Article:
Has the age of the internet killed our high streets? Have our town and city centres become obsolete?
How to Save Our Town Centres delves below the surface of empty buildings and ‘shop local’ campaigns to focus on the real issues: how the relationship between people and places is changing; how business is done and who benefits; and how the use and ownership of land affects us all.
Written in an engaging and accessible style and illustrated with numerous original interviews, the book sets out a comprehensive and coherent agenda for long-term, citizen-led change. It will be a valuable resource for policymakers and researchers in planning, architecture and the built environment, economic development and community participation.
Rather than being seen simply as social policy implementors, in recent decades there has been increasing recognition of social workers as professionals with unique knowledge and insights to contribute to policy formulation and social justice.
This book offers a path-breaking, evidence-based theoretical framework for understanding why social workers engage in policy, both as professionals and citizens, and the impact of their actions. Drawing on concepts from social work and the political, sociological and policy sciences, the authors set out the implications of this framework for research, education and practice.
of the picture. A lot of people have to use cars – including many people with disabilities, elderly people or those travelling from locations that aren’t served by public transport. Some, including families with children, often find it much more convenient to use a car. And few things are more guaranteed to enrage motorists, whether they need to use their vehicles or simply prefer to, than the cost of parking – a cost that many see as a punitive tax on a facility that they can enjoy free of charge at most out-of-town shopping centres. In recent years an
from all backgrounds and at all stages of their life? Does it welcome children or people with disabilities? Partnering a concept of the whole place should be a philosophy of stewardship. If a place is for everybody, all should be involved in its care, preservation and development. There will inevitably be differences of opinion about how that should be done and what should be done first. Community-led planning and community organising, where people are enabled to articulate their concerns and hopes, can help to bring those differences to light and generate a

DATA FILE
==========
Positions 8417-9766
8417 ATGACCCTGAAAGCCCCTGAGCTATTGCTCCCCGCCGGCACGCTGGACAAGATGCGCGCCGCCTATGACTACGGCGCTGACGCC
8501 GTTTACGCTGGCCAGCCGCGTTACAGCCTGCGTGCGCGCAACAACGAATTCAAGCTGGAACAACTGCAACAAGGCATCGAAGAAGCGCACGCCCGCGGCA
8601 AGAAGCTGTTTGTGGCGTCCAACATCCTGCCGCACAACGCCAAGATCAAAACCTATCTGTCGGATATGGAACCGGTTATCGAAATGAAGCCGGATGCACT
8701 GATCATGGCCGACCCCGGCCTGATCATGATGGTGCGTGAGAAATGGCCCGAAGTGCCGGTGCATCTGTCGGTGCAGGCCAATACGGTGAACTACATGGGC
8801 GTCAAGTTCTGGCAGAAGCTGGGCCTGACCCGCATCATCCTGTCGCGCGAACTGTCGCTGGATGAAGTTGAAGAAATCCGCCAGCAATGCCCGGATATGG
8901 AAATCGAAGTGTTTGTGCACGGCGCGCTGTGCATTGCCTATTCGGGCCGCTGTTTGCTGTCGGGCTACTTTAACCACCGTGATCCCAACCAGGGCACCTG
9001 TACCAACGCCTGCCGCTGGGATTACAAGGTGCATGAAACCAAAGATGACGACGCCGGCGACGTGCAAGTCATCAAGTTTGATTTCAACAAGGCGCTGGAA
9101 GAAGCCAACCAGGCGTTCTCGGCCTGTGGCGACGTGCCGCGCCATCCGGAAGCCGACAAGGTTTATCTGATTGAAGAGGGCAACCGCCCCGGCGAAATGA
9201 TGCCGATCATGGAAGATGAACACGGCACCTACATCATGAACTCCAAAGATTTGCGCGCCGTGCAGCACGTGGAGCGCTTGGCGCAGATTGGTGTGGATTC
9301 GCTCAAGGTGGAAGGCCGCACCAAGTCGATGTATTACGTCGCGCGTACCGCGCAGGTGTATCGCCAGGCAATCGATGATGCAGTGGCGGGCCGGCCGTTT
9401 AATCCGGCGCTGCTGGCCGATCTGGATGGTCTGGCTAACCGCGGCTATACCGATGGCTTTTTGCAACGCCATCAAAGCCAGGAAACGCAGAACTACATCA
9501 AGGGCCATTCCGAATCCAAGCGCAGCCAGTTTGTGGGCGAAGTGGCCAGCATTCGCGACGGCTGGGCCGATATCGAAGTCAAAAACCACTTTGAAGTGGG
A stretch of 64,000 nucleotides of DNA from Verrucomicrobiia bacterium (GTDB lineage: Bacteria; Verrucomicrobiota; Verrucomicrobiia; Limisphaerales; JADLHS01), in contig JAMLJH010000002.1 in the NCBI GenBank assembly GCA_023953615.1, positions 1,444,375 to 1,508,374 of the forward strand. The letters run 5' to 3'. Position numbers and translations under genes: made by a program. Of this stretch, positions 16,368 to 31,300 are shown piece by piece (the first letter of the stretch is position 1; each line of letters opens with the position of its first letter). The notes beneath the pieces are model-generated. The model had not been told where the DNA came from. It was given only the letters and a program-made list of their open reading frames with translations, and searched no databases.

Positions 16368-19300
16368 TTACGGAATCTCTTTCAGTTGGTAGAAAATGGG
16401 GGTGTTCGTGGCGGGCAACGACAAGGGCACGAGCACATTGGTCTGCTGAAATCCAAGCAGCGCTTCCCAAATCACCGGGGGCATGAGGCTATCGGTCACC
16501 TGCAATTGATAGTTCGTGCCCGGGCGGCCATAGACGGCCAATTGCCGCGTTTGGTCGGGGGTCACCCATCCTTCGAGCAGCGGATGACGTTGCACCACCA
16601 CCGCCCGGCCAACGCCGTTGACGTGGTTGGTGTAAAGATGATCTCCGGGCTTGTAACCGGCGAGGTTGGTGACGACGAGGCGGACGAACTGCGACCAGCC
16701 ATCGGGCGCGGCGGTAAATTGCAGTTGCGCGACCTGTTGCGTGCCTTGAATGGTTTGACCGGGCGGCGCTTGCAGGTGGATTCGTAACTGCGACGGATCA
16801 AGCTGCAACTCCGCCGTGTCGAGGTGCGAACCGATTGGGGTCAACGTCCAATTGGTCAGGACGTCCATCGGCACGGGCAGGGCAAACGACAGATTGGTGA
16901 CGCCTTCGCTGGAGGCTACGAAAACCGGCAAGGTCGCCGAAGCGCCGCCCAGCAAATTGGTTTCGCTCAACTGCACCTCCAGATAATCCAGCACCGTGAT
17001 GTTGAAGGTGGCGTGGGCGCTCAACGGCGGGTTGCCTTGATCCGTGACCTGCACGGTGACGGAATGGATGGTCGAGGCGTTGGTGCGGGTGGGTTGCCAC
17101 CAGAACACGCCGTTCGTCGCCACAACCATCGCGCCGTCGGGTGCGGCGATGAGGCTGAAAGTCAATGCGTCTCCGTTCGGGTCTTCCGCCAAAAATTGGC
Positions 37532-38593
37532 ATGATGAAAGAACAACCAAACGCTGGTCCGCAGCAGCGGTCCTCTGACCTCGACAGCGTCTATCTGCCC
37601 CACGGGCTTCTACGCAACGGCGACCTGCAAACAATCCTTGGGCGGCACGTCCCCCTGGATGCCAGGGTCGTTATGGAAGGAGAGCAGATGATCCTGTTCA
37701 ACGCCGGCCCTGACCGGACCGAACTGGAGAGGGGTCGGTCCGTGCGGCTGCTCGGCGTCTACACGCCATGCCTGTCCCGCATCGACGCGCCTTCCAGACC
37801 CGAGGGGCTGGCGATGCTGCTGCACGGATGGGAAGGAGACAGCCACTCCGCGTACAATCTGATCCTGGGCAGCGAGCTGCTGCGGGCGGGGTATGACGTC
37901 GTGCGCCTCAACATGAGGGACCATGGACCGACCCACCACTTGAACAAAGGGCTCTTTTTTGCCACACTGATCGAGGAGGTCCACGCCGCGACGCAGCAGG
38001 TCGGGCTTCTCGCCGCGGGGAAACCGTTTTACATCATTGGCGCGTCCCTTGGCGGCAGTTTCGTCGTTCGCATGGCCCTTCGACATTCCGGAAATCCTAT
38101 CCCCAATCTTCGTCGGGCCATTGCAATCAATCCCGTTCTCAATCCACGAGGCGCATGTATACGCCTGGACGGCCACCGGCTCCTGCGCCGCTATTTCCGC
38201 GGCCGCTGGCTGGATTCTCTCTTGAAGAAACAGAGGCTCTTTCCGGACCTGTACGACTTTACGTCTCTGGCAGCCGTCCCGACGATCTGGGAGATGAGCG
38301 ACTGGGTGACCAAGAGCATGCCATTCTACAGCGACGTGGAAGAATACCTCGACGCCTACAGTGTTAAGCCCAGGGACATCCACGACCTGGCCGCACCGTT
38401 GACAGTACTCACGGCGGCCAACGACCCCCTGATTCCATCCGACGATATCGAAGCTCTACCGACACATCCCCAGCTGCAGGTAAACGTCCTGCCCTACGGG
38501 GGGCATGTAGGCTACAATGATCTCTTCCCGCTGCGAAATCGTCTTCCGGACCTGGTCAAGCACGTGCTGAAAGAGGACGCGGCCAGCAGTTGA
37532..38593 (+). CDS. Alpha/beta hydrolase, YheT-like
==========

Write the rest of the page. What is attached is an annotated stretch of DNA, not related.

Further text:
the more upmarket establishments you might expect within spitting distance of Westminster Abbey. Creating living space, whether above shops, next door to them or around the corner, is only part of what makes a town centre a place to live. To attract a wide range of people a town centre needs to 196 How to save our town centres provide all the essential services, from doctors’ surgeries to parks and gardens, from children’s play areas and nurseries to social centres and meeting places for elderly people or people with disabilities. A town centre will never be
disabilities, drop-in centres and lunch clubs. There are places of worship, theatres and arts centres. There are services provided by private businesses too, such as local newspapers, that serve a civic as well as a commercial function. None of these are predominantly about retail, yet they all lay the foundations of a sense of place. Look at old pictures or descriptions of British high streets and you’ll see this social infrastructure to the fore, complementing and underpinning the street’s commercial functions. Today they’re often relics, to be found on the names
in the 1980s that the contribution of clients, now referred to as ‘service users’, became central to social work. Parallel to these developments, some of which reflected the growing consumerism of the neoliberal era and the power of social movements, in particular, that of people with disabilities, there was a growing demand within social work that the profession take heed of individual service users and their collective voice ( Beresford and Croft, 2004 ), and incorporate them in the diverse facets of its activity. The impact of this growing emphasis on the
for a variety of community perspectives to feed into decision making, with an emphasis on the participation of groups that are vulnerable to both climate impacts and to the impacts of climate policies themselves. This will require, as a minimum, vulnerability, and risk assessments to be conducted for communities across the city to assess the projected impacts, feeding in the lived experiences of individuals from these groups. Civil society groups in Bristol, including the Black and Green Ambassadors and the Bristol Disability Equality Forum, are already working to
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